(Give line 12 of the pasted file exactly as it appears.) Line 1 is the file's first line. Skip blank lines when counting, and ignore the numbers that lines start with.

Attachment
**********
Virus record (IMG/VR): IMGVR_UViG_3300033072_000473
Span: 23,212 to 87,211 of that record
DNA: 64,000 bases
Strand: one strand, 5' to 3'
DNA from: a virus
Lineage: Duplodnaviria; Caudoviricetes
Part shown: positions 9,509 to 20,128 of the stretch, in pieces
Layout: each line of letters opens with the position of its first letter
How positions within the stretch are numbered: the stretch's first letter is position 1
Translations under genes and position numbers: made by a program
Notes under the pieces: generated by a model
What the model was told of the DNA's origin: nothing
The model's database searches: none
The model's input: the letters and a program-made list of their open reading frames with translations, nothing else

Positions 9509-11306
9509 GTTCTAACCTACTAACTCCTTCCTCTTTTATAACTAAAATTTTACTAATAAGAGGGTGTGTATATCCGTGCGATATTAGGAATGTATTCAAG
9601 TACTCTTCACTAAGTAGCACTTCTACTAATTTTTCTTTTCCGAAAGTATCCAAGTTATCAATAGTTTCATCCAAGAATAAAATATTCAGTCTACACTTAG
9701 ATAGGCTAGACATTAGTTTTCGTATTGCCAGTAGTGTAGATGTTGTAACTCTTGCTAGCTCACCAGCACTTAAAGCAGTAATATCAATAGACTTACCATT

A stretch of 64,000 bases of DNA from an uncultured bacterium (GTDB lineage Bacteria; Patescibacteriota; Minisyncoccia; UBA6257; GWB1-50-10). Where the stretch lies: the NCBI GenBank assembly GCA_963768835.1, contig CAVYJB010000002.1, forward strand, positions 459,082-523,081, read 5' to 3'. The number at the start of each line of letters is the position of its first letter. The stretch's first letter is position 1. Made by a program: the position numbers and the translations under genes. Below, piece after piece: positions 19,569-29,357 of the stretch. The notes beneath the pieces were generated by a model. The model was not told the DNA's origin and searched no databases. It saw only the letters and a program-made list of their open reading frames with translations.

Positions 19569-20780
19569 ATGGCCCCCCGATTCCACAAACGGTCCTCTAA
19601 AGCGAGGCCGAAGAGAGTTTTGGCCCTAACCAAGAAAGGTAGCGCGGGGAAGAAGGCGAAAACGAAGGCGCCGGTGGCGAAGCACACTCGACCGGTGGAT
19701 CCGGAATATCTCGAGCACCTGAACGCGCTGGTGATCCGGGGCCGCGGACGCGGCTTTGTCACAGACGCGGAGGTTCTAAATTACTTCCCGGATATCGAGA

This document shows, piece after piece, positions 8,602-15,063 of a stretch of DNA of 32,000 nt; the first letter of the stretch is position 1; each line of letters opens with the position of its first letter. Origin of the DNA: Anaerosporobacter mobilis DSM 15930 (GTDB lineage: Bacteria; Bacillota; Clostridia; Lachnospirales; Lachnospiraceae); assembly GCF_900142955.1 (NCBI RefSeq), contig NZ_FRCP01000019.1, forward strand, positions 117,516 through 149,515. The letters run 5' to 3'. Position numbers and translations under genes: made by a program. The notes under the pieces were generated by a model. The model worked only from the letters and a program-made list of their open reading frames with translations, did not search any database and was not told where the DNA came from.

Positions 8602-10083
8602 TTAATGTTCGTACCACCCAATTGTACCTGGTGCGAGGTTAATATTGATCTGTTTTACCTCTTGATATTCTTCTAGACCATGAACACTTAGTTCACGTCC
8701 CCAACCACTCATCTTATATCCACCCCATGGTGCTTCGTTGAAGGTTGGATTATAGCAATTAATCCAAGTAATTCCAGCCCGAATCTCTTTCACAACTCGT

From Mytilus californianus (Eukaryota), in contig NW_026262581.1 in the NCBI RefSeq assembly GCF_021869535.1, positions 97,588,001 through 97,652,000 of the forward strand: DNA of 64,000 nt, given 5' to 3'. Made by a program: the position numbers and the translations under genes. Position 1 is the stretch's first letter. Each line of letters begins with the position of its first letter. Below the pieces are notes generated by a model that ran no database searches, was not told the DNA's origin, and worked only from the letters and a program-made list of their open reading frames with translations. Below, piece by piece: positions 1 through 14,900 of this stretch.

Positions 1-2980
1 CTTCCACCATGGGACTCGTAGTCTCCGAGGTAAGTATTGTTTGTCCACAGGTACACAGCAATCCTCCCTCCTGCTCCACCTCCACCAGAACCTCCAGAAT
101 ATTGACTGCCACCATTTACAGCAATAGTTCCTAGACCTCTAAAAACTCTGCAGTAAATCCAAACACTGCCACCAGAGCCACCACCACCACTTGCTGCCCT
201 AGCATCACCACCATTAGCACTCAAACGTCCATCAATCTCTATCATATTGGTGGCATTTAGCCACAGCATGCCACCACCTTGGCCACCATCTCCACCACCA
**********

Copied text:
What the model was told of the DNA's origin: nothing